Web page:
Freeport LNG terminal

Freeport LNG Seeks Financing for $11 Billion Natural Gas Export Facility

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June 27, 2013

Freeport LNG terminal on Quintana Island, about 70 miles south of Houston, Texas. Photo: Freeport LNG

June 27 (Bloomberg) — Freeport LNG Development LP is seeking financing to start construction next year on an $11 billion natural-gas export facility in Texas that in six years is scheduled to ship 2.1 billion cubic feet of gas a day.

Funds will be sought for the first two units that will cost about $7.5 billion, Michael Smith, Freeport’s chief executive officer, said in an interview in Houston yesterday. The company will also seek $1 billion to help retire debt that’s on top of the $11 billion project costs, he said. Financing will be sought for a third unit, or train, in 2014, for the balance of the costs, he said.

One train a year is expected to open in 2017, 2018 and 2019, Smith said. He said financing will have equity and debt components. Last month, the U.S. Energy Department conditionally authorized exports from part of Freeport’s project, saying they likely would yield net economic benefits.

Increased output from shale formations in North America has led to proposals for about 30 billion cubic feet of daily U.S. gas export capacity. Cheniere Energy Inc. has the first project in the lower-48 states to gain full approval for exports of liquefied natural gas, or LNG.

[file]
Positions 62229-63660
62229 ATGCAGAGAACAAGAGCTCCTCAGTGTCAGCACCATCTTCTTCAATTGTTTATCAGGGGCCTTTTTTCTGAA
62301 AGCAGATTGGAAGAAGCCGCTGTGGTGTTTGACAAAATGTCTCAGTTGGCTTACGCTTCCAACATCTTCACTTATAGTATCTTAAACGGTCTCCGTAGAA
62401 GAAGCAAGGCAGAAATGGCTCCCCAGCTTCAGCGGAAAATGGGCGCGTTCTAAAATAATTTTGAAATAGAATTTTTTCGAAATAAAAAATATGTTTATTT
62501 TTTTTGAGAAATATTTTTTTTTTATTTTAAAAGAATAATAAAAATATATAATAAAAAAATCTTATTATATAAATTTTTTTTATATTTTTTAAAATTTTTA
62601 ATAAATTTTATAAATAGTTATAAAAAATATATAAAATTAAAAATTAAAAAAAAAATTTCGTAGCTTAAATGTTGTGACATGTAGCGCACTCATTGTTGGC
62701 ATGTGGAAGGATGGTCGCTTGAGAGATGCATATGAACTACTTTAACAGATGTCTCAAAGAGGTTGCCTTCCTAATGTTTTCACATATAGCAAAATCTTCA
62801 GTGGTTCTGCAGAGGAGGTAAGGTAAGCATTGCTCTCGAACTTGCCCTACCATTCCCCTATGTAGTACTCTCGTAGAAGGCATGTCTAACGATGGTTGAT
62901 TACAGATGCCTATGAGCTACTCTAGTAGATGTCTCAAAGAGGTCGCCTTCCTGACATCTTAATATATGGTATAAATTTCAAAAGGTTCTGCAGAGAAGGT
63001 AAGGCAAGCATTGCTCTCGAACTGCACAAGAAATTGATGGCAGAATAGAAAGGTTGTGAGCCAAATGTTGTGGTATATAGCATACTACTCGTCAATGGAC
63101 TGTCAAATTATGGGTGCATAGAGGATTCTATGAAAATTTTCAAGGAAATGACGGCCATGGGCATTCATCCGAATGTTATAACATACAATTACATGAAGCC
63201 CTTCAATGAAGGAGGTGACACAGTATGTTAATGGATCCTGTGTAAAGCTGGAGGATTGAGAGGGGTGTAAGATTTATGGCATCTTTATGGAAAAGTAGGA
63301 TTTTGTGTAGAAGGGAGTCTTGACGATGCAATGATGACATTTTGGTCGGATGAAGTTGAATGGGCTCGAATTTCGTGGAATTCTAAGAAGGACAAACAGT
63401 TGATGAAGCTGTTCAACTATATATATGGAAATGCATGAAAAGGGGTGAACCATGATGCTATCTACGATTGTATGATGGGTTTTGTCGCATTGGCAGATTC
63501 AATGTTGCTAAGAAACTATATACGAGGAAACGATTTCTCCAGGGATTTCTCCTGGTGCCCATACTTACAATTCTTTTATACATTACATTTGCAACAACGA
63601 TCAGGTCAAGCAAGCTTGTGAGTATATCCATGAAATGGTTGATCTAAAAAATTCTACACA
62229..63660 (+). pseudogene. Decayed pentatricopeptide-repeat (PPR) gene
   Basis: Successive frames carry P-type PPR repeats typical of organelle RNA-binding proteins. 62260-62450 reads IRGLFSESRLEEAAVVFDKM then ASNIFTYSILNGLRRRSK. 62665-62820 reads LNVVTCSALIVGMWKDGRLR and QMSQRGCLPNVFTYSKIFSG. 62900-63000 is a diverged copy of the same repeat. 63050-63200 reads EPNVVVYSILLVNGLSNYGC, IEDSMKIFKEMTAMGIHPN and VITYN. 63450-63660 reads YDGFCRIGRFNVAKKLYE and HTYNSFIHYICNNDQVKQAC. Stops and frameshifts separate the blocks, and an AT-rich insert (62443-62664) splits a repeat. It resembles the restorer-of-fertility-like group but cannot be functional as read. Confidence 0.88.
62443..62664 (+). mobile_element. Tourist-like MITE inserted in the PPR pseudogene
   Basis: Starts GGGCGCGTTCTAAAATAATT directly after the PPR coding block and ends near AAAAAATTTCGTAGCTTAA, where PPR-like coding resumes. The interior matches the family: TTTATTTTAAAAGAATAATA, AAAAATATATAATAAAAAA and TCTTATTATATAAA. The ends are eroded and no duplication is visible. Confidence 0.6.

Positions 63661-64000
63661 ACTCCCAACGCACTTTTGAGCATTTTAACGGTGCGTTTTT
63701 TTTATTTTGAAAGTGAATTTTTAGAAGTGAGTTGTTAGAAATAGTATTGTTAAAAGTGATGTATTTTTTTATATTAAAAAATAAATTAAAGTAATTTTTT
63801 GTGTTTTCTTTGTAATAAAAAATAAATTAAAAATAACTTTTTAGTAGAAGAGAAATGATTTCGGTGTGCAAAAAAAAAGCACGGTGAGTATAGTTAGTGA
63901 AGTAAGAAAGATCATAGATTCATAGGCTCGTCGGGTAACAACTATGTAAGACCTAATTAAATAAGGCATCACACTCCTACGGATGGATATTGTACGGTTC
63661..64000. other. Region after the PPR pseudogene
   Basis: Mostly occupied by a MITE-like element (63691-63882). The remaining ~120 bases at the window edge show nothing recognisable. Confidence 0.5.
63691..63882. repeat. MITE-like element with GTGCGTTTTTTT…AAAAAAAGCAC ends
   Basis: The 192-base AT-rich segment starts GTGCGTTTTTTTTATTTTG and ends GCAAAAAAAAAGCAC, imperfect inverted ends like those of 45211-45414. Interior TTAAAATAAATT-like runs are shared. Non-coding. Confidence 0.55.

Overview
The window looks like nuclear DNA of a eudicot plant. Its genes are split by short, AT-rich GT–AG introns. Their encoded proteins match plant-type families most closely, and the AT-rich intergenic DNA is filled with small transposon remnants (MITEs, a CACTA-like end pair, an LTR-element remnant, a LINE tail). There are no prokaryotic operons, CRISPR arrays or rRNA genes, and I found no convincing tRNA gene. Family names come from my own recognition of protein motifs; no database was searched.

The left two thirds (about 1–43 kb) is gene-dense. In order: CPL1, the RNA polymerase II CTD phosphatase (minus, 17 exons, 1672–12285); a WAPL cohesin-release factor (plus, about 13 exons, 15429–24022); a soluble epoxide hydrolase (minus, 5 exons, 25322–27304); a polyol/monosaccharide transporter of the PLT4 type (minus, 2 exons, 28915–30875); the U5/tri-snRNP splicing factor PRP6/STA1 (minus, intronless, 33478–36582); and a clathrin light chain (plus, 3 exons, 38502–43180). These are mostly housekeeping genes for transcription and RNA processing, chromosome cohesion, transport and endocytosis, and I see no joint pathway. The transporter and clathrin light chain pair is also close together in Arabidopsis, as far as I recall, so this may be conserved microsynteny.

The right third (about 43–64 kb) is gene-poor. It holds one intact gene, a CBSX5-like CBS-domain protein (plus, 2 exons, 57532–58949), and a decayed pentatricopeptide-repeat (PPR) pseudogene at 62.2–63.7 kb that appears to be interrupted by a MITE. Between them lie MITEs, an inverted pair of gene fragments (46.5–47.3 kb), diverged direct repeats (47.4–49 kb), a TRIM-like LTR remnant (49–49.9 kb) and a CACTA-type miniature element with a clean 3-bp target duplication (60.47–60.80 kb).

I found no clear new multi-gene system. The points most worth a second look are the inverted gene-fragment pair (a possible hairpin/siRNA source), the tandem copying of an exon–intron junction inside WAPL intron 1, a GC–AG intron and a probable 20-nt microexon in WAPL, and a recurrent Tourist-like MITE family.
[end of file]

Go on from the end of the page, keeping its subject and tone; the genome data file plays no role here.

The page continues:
The Energy Department’s Freeport approval covers 1.4 billion cubic feet a day of capacity. The company is seeking approval for another 1.4 billion cubic feet a day for a planned third train and a possible fourth unit the company may consider in the future.

Approving Projects

Smith said the U.S. should approve all of the pending applications and let the market decide which projects succeed. By the end of 2022, the lower-48 states may see as many as six LNG export projects built totaling perhaps 6 billion to 10 billion cubic feet a day, he said.

“They should all be approved because the government shouldn’t be picking winners and losers, but the market isn’t deep enough for more than four, five or six of these facilities,” Smith said.

Freeport still must gain approval from the Federal Energy Regulatory Commission, which Smith said may occur early next year.

Freeport has agreements with Osaka Gas Co., Chubu Electric Power Co. and BP Plc for use of the planned export facility. Freeport may announce customers for the third train later this year, Smith said.

– Edward Klump, Copyright 2013 Bloomberg.

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